Silly season

Posted by suzichristie on August 12, 2016

In the media world, August is called ‘silly season’. Because many people are on holiday – not least the single biggest generator of news, parliament – there is plenty of space for editors to fill. Just look at this article in the Independent (http://www.independent.co.uk/news/media/press/the-best-of-the-silly-season-welcome-to-august-when-only-the-most-ludicrous-stories-will-do-9652566.html ), where they even do a roundup of the silliest silly season stories. Editors can be so desperate for input that they will even promote ‘cracked-addicted squirrels’ from the inside pages, to the front page.

You see, ‘crack-addicted squirrels’ has peaked your interest! That is the point. The very essence of news is that it can often be quite serious and sometimes quite miserable. Now, while no one wants to see a series of strung-out squirrels waiting in line for their methadone, the juxtaposition of the furry tree rodent and something so horribly human as crack-addiction, is inherently funny.

The newspapers use these ‘funny’ stories to keep our interest during the dry news month of August and they will use similar stories during the rest of the year to break-up the often bleak series of stories that make up the majority of what is reported.

This is a simple and rather obvious formula which can be used to great effect on your business social media pages. As a company, it is your desire to sell your products to people and to do this you need a market and potential customers are now using social media as much, if not more, than any other source of information.

The holy grail of marketing is to get your customers to follow you on Facebook, Twitter, Google+, etc. If you are a company that can expect regular visits from your customers, for example, a restaurant, then you will use your social media feeds to advertise your wares, while also promoting offers to make it worth their while to keep following you. If the holy grail is someone ‘following’ you, then the ‘unfollow’ is something try very hard to avoid.

As with silly season, you need to provide content that will keep people interested in your social media output. If you can keep in their social media stream, then you are also kept in the back of their mind and, when they need the service you provide, you are the company they will call first.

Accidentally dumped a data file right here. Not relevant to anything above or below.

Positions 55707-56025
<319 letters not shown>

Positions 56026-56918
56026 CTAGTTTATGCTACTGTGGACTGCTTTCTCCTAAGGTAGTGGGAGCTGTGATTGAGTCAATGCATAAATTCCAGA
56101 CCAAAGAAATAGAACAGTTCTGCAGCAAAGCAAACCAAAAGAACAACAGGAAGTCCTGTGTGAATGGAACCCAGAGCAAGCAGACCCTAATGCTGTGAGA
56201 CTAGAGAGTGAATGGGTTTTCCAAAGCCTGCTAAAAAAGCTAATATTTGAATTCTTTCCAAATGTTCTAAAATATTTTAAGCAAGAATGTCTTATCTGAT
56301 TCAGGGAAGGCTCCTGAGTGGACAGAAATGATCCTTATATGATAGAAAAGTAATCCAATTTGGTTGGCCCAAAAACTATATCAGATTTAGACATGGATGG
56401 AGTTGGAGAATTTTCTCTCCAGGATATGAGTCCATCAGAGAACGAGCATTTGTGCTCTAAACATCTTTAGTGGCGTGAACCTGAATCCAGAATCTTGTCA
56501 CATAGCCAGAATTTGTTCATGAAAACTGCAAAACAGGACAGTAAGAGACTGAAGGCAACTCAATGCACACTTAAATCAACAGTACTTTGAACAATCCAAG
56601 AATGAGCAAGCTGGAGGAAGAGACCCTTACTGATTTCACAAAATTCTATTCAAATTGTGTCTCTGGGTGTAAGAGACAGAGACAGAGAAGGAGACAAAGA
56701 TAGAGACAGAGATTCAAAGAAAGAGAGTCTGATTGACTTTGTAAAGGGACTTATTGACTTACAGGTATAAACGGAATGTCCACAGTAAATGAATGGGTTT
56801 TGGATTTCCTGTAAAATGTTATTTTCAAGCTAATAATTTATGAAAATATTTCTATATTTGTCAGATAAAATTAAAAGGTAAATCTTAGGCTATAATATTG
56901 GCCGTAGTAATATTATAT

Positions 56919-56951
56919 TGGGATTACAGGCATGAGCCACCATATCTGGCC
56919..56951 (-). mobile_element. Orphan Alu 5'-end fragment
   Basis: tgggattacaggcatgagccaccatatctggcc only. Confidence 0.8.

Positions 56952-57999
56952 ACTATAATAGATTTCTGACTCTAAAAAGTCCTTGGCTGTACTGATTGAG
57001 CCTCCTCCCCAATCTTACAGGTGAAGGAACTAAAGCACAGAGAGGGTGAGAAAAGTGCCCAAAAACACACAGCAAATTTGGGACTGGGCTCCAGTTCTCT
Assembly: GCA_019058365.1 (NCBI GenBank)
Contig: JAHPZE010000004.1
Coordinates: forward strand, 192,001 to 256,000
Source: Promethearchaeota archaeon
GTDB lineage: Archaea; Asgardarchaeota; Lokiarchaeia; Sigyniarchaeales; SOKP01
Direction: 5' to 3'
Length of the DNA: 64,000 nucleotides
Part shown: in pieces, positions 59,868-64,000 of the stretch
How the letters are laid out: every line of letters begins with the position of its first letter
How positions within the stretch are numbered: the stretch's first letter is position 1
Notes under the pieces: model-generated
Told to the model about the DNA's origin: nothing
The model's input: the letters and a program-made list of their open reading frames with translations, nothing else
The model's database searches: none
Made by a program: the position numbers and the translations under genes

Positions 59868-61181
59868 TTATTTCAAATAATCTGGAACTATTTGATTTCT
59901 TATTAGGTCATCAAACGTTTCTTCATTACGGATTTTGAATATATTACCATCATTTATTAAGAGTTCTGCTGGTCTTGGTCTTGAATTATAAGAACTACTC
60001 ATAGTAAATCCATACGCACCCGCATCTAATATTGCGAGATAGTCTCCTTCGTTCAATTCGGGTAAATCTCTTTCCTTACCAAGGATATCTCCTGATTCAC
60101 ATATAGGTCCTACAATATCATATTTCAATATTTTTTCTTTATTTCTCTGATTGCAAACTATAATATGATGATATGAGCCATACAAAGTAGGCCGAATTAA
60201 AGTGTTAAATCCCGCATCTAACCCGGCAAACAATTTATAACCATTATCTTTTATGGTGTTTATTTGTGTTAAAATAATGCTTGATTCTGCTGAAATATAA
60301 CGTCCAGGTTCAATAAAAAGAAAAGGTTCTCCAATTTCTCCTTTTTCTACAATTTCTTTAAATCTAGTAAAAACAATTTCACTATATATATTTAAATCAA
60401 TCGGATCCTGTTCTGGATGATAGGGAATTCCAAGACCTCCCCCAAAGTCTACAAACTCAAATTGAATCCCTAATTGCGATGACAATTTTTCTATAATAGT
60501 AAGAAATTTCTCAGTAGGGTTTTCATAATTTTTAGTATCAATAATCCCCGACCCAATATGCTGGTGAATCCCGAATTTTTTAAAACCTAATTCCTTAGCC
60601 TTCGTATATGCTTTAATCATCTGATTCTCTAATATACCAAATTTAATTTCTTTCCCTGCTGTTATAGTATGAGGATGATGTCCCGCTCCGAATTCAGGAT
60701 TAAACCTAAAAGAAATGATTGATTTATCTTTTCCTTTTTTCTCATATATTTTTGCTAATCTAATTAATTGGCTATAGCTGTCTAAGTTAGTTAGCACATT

So how do you do this? To put it simply, vary the content as much as possible. Avoid only using social media for advertising – no one wants to be on the end of hard-sell all the time. Obviously, you need to avoid advertising competitors as this would be an own-goal, but it is a good idea to keep the subject matter limited to area you are associated with. So, if you are an architect, restrict your posts to the subject of architecture and then, in among the stories of cutting-edge design, you can post your own designs and talk about your successful building projects.

This has a number of beneficial features for your business:

  • It associates your work with others’ work. If you are an avant-garde clothes designer, then associating yourself with other avant-garde clothes designers will give your work a similar cache.
  • It shows you are aware of what is going on in the wider world and customers like to know they have chosen to buy from someone who is part of that prestigious world.
  • It makes your social media stream a source for people interested in this subject – you become a filter for stories on this subject. So, if you are interested in funny massive rat stories and you can get these stories funnelled to you via a pest control company’s social media stream, then, when you need a pest controller, who do you call first?
  • If you can get people interested in the stories and link things back to content on your website, this will ultimately help with SEO for your website.

BUT...

While it is important that your social media feed isn’t just advert after advert, it is important that the content matches the expectations your clients have about your business. For example, if you are a serious profession, such as a lawyer, then your stories should, in the main, be serious stories. After all, no one wants to employ a frivolous lawyer. The occasional obviously witty story is fine, it makes you look human and approachable, but ultimately people seek professionalism in a lawyer.

For most industries, however, humour can be a great way to keep your readership interested in your feed. Which brings us back to the silly season, the same rules apply to your Twitter or Facebook stream, as they do to the newspaper you read. With your staff, your customers and, if you are very lucky, yourself, on holiday during August, now is the time to think about how to arrange your social media during the rest of the year, while maintaining their interest during August.

This is why  we posted a story on Cleankill Environmental Service's social media feeds which is a perfect example of social media and the silly season - Kim Jung Un ordering the North Korean forces to round up snakes he believes are being sent to North Korea by a South Korean spy agency. (http://www.upi.com/Top_News/World-News/2016/07/27/North-Korea-blames-snake-infestation-on-South-Korean-spy-agency/6771469623969/)